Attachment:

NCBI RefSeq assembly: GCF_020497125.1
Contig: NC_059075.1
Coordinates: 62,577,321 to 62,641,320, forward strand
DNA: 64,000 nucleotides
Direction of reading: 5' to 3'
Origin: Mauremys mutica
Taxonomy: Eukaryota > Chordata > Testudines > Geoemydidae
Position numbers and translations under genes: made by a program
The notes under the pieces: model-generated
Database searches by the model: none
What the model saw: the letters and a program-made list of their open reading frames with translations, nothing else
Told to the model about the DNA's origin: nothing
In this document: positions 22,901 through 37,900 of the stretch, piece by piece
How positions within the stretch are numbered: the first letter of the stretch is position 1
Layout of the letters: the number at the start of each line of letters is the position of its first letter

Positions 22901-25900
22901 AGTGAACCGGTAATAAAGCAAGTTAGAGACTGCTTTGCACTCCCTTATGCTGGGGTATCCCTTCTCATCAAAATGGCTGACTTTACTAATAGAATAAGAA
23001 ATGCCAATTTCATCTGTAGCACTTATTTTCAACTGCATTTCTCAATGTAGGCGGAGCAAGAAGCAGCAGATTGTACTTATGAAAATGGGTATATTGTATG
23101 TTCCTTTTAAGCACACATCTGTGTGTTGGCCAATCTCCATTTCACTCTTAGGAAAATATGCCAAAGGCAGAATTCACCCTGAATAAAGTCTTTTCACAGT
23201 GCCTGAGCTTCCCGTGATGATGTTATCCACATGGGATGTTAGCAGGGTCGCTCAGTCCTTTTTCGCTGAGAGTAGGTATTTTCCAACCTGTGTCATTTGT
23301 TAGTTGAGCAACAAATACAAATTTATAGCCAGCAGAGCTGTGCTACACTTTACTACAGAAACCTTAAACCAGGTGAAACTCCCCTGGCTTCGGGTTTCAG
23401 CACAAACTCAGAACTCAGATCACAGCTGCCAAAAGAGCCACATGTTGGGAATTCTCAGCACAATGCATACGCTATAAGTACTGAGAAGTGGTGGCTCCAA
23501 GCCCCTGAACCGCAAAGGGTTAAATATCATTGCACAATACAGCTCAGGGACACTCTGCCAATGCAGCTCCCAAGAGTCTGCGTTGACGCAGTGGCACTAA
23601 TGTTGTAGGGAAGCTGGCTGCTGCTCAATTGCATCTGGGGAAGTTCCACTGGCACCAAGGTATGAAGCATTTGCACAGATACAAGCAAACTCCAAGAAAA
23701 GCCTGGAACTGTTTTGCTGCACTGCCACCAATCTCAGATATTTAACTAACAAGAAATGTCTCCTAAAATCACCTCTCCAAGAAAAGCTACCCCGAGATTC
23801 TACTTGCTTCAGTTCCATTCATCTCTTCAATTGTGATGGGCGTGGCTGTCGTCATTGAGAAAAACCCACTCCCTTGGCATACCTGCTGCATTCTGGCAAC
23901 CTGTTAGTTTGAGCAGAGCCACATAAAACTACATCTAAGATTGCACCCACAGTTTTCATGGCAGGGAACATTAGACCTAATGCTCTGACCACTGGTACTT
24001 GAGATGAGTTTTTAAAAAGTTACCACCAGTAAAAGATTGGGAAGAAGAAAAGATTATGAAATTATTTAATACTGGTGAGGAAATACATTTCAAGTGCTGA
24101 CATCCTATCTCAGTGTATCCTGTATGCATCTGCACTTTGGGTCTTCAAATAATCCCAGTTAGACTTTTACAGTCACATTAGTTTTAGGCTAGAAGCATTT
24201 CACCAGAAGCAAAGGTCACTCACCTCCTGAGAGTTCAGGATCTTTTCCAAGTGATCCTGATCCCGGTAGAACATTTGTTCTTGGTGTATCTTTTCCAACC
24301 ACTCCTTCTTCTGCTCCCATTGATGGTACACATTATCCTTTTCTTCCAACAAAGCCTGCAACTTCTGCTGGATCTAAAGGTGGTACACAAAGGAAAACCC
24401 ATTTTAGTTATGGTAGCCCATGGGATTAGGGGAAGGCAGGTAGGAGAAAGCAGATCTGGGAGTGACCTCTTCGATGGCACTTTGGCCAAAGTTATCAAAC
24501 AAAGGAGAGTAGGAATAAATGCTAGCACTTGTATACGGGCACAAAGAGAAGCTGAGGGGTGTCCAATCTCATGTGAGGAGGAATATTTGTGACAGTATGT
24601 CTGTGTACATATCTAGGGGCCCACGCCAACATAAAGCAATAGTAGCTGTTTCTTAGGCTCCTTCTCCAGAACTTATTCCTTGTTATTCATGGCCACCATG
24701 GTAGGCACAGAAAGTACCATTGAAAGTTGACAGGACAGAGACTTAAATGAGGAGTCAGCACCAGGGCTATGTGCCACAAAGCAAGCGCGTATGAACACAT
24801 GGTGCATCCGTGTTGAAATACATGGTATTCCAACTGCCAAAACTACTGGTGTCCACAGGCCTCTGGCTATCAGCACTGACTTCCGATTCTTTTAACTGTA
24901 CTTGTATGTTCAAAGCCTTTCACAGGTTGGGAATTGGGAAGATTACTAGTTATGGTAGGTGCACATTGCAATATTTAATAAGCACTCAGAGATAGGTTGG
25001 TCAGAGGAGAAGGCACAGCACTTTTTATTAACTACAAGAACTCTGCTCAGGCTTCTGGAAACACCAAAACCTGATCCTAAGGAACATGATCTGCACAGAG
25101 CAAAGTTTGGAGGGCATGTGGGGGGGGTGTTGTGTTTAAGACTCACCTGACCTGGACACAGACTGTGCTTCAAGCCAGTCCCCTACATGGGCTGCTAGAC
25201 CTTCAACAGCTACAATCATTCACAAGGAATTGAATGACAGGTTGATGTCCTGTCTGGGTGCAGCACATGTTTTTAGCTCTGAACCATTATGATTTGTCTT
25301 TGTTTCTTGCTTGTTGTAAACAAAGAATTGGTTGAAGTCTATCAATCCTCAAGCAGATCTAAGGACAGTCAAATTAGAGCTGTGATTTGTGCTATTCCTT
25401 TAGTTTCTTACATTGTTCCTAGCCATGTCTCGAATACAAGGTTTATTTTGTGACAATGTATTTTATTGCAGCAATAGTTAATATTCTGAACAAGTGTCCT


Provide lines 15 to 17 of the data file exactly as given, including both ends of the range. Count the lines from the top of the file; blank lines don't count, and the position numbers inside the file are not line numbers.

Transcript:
Layout of the letters: the number at the start of each line of letters is the position of its first letter

Positions 22901-25900
22901 AGTGAACCGGTAATAAAGCAAGTTAGAGACTGCTTTGCACTCCCTTATGCTGGGGTATCCCTTCTCATCAAAATGGCTGACTTTACTAATAGAATAAGAA